Mego Returns, Bringing Dracula and Frankenstein's Monster with It

For as much as I have written about Mego and Mego-inspired products on this blog, I've been very lax on responding to this tidbit of news: During the last San Diego Comic-Con (SDCC), original Mego Corporation Chairman Marty Abrams announced that he was relaunching the Mego brand through a selection of limited-run 8-inch and 14-inch figures that will be sold exclusively at Target. Wave 1 of the figures was released back in August, and wave 2 was released in September.

While I know that Mego still has a passionate fan base, I'm baffled about why anyone would want to do a Mego revival at this point. So many other toy companies have capitalized on Mego nostalgia (e.g., Distinctive Dummies, Figures Toy Co., NECA, etc.) that officially reviving Mego now feels anticlimactic. Furthermore, the Mego figures I most fondly remember were the ones based on popular superheroes (DC and Marvel) and sci-fi franchises (Planet of the Apes and Star Trek). While the new Mego figures have some DC superheroes and Star Trek characters, most of the new figures are based on characters from various TV shows between the '60s and '90s. Nevertheless, two of the new figures caught my attention: the Bela Lugosi version of Dracula (wave 1) and Frankenstein's Monster (wave 2).

To clarify, Mego is releasing these monster figures without the official Universal monsters license. This hasn't stopped Mego before: It previously produced a four-character line of monster figures (Dracula, Frankenstein's Monster, the Wolf Man and the Mummy) way back during the '70s and it didn't have the official Universal monsters license then, either. What makes these new Mego monster figures different is that the Dracula figure actually resembles Bela Lugosi.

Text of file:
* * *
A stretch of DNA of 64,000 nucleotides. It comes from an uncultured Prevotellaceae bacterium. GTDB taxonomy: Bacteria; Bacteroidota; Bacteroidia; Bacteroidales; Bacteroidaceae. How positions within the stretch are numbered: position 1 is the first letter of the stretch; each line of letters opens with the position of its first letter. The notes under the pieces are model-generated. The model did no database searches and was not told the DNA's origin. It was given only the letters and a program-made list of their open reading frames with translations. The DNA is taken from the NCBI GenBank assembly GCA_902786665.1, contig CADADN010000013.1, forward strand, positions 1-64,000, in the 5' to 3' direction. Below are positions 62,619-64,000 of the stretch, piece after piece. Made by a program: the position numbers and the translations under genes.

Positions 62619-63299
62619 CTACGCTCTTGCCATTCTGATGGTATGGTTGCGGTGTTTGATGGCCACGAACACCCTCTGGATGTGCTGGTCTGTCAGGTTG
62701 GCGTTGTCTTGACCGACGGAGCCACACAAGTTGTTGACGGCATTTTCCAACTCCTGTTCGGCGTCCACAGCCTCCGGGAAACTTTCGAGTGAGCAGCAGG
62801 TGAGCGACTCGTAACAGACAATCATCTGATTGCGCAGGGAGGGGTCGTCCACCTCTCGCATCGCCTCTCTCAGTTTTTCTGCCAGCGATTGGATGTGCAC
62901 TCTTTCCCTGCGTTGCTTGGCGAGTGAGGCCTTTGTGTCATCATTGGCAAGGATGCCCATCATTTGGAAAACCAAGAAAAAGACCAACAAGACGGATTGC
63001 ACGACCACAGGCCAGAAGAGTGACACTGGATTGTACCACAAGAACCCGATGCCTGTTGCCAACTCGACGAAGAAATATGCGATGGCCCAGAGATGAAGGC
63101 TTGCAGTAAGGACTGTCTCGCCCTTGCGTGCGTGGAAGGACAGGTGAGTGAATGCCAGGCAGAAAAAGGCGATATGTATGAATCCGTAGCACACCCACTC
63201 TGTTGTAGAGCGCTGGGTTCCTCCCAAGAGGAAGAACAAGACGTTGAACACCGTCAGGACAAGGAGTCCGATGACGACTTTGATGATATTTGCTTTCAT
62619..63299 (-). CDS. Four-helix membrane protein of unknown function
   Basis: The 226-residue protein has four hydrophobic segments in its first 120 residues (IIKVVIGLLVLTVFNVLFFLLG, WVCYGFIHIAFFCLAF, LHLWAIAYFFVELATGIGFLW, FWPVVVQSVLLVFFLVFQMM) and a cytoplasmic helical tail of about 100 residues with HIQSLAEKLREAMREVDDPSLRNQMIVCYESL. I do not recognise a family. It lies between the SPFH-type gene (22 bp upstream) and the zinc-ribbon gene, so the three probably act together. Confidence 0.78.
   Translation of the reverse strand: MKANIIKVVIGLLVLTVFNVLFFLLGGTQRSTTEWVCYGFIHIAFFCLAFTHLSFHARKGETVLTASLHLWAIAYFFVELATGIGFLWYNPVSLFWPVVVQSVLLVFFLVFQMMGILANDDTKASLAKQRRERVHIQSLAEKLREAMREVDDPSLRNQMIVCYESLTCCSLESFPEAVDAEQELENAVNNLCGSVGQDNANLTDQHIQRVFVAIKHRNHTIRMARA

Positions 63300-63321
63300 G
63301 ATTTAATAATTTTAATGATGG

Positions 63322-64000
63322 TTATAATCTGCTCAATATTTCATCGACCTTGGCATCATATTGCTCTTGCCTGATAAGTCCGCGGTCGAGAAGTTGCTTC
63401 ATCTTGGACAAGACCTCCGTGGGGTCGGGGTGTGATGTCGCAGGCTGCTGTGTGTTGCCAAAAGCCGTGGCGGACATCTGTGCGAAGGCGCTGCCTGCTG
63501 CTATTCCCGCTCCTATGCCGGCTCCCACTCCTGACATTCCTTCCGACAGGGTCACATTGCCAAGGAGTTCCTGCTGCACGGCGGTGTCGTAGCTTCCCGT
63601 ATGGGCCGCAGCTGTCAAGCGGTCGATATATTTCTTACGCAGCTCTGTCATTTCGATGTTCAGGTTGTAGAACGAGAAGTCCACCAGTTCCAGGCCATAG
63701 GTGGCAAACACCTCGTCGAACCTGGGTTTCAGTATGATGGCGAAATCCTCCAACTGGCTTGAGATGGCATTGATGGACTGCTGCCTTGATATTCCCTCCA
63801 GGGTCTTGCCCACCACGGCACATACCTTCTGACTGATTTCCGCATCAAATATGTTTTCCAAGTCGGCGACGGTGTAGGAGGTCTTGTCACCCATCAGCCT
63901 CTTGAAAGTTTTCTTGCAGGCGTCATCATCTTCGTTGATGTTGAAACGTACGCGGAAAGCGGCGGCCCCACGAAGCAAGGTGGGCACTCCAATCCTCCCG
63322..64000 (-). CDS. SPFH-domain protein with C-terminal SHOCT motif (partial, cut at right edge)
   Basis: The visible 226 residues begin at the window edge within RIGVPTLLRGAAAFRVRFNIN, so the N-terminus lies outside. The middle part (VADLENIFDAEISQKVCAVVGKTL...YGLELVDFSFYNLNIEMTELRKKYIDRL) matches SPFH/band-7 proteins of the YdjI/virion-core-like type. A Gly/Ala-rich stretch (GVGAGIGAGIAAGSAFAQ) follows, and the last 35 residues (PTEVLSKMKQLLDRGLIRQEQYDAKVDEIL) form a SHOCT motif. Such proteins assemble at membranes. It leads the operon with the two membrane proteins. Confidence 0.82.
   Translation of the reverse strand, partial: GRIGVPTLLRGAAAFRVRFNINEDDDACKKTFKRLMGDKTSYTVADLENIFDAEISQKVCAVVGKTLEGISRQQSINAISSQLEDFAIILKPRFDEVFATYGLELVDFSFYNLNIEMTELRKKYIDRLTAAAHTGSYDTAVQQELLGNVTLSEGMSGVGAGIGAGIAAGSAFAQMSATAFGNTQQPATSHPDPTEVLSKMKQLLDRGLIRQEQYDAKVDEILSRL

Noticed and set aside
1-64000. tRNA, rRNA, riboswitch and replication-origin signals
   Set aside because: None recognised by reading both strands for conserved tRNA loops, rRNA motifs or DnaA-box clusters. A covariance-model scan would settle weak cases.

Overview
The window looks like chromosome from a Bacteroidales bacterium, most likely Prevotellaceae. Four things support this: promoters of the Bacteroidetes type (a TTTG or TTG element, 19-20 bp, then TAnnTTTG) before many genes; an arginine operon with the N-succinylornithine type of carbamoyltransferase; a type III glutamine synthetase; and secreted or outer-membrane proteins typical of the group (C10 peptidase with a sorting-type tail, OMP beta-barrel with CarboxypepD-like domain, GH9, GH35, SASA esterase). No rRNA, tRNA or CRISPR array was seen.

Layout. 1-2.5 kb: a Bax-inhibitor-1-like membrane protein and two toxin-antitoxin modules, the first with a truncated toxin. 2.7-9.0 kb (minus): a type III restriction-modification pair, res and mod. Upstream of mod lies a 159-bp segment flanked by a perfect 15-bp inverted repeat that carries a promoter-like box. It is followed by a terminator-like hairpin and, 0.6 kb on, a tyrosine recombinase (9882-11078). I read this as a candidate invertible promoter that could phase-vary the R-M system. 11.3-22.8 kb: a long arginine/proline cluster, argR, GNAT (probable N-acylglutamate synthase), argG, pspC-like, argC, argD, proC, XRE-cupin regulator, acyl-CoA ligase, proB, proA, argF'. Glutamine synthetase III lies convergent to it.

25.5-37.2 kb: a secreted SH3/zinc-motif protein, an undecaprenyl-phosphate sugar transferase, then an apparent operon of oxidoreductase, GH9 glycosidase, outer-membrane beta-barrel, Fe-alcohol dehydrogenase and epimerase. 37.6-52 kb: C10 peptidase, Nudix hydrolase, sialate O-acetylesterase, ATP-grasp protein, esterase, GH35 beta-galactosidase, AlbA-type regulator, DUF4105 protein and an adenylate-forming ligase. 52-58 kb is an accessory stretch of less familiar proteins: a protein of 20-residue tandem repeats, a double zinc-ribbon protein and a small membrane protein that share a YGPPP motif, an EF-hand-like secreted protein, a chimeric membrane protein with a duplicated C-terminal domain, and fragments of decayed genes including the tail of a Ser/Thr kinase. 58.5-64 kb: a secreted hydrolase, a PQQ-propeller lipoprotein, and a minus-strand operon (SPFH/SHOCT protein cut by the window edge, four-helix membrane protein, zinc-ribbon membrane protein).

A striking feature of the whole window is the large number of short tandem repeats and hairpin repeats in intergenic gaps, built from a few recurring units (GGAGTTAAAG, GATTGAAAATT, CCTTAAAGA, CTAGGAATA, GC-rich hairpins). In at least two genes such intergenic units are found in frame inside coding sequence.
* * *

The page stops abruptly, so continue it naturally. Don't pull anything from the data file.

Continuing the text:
Left to right: Mego's latest versions of Dracula and Frankenstein's Monster.

In one of the odder twists in Universal movie monster history, Universal did not secure the rights to Lugosi's likeness when licensing out its version of Dracula. As such, most the "official" Universal monsters figures lack Lugosi's likeness; even Diamond Select's recent line of Mego-like Universal monster figures includes a very indistinct representation of Dracula. Thus, for Mego to produce a Dracula figure that actually looks like title character from the 1931 classic horror film is a significant achievement for the resurrected brand.

Oddly, even though the new Mego Dracula received the legal permission to look like Bela Lugosi, the new Frankenstein's Monster figure does not look like Boris Karloff or anyone else who played that character in the classic Universal monster movies. I don't know the exact details as to why Universal can license out its version of Dracula but not the likeness of Bela Lugosi; however, if I worked at Mego, I would've insisted that the Frankenstein Monster figure look like the time when Lugosi played him, which was in Frankenstein Meets the Wolf Man (1943). If you've got a good thing, you might as well keep it going for as long as possible.

Bela Lugosi as he appeared in Frankenstein Meets the Wolf Man.

Related Products:

Dracula Bela Lugosi Deluxe Model Kit Universal Monsters Frankenstein Vintage Travel Lithograph Mad Monsters Series 1 Human Wolfman Action Figure


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